So I draw up this graphical time-table for her and posted it up for her in our home. She seemed to be very attracted to the idea and enjoyed looking at her photos on it. We went through the schedule together and she was able to tell me from the photos what she was suppose to be doing at the allocated time
Example : I told her that she is suppose to wake up every morning at 7 o'clock and pointed out the clock to her, then I asked her, so after you wake up what should you do? and pointed at the photo, she tells me go pee pee. I reply 'yes, go pee pee and poo poo, brush, teeth and wash face. and then what do you do?' and I point to the next photo. she says ' eating'. and I continue, yes, and after eating breakfast, what do you do? and she says 'go to school'So we went through the whole the whole schedule until repeated a few times, after which , she can now recite the routine without being prompted.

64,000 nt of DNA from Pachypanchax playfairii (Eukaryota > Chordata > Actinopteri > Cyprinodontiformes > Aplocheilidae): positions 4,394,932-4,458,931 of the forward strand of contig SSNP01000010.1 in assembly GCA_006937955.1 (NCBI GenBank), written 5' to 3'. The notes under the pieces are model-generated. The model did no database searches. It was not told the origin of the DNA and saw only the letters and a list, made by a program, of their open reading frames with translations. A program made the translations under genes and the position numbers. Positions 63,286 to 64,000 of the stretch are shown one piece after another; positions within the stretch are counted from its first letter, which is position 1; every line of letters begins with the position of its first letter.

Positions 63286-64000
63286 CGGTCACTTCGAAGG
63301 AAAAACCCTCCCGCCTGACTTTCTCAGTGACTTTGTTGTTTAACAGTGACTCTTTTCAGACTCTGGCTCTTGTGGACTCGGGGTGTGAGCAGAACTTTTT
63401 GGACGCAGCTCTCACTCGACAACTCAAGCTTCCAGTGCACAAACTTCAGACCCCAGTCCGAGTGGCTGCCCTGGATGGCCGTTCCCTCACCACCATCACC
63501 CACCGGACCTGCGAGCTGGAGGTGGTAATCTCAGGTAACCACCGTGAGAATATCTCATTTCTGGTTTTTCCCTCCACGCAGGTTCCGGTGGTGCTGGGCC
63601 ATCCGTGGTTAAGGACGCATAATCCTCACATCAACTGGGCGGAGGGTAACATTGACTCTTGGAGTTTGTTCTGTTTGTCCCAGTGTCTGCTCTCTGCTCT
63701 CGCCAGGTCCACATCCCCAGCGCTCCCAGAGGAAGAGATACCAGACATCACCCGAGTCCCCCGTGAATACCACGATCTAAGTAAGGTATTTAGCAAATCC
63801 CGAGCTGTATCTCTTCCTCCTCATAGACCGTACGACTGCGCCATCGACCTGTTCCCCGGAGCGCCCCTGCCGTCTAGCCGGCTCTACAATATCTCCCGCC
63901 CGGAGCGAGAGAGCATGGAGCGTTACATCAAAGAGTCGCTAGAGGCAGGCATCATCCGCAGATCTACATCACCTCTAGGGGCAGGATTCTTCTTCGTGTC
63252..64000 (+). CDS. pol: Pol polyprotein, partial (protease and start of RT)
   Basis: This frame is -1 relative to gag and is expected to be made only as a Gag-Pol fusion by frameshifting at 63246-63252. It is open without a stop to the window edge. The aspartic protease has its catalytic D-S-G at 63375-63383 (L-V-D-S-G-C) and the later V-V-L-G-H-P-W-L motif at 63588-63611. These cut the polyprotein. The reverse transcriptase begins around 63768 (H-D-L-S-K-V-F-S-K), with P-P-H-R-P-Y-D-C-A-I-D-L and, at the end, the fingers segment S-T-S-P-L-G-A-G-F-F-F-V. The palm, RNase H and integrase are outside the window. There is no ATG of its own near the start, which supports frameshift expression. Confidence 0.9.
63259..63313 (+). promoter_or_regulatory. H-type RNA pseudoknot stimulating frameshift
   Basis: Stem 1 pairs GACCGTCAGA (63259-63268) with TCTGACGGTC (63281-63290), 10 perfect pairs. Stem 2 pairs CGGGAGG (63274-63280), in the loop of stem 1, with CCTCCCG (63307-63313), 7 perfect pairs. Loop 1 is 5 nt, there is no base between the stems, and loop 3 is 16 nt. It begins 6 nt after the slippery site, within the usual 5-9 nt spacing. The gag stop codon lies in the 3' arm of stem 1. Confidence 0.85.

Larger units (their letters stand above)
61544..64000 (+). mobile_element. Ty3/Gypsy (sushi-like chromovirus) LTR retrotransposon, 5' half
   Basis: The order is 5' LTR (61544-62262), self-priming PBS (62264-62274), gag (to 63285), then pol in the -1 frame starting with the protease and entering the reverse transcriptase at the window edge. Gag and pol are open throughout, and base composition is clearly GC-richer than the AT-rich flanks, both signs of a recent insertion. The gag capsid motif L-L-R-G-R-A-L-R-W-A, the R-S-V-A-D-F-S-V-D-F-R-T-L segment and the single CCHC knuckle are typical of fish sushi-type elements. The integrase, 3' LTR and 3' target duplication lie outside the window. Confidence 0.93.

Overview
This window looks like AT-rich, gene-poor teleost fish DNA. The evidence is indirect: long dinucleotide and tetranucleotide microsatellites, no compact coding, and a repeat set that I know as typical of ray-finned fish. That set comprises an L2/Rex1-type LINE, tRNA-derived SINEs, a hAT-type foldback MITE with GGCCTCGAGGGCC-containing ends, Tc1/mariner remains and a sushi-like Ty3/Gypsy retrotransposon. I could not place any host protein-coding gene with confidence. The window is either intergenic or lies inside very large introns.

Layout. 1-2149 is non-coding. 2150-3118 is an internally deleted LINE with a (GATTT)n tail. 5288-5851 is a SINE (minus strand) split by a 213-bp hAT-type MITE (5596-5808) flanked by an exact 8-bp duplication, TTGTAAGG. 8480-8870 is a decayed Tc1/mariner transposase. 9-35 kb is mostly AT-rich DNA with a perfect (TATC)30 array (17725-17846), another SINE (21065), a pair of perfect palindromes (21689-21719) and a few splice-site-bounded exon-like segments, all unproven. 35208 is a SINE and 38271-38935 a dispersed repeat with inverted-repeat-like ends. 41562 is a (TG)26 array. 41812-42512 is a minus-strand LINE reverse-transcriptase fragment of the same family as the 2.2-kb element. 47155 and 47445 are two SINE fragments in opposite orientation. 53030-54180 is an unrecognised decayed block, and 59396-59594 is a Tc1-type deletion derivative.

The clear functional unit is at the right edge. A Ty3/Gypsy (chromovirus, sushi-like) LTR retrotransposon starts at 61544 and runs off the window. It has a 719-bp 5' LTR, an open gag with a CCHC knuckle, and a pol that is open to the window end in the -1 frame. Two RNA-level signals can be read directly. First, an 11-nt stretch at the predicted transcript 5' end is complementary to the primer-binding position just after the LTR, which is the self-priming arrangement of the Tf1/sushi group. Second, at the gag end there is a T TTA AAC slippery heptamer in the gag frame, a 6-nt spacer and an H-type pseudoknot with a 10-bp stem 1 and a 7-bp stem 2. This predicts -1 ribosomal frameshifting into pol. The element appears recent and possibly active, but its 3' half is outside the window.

I think its good to have the child's routine visible to them. I feel it really helps them to establish the ability to self care and instill some discipline. It's only been less than a week that I put this time-table up, and it already saved me a few arguements with T about night time shower and bedtime. I just tell her and when tried to escape from her night time shower. 'Its eight o'clock now, and mummy finished playing with you. What are you suppose to be doing now.' She walks over to look at her notice board and come back to tell me meekly 'shower and read story books'. Battle won, no arguement.
I intentionally used the graphic of the analog clock so that it can help to give her the concept of how to use the clock to tell the time and slowly as she learns to read the numerals and understands how long hand and short hand works, she may tell the time for herself.
Once again, pink was also picked intentionally, as this is still her favorite colour for now and perhaps can keep her interest in this time-table longer.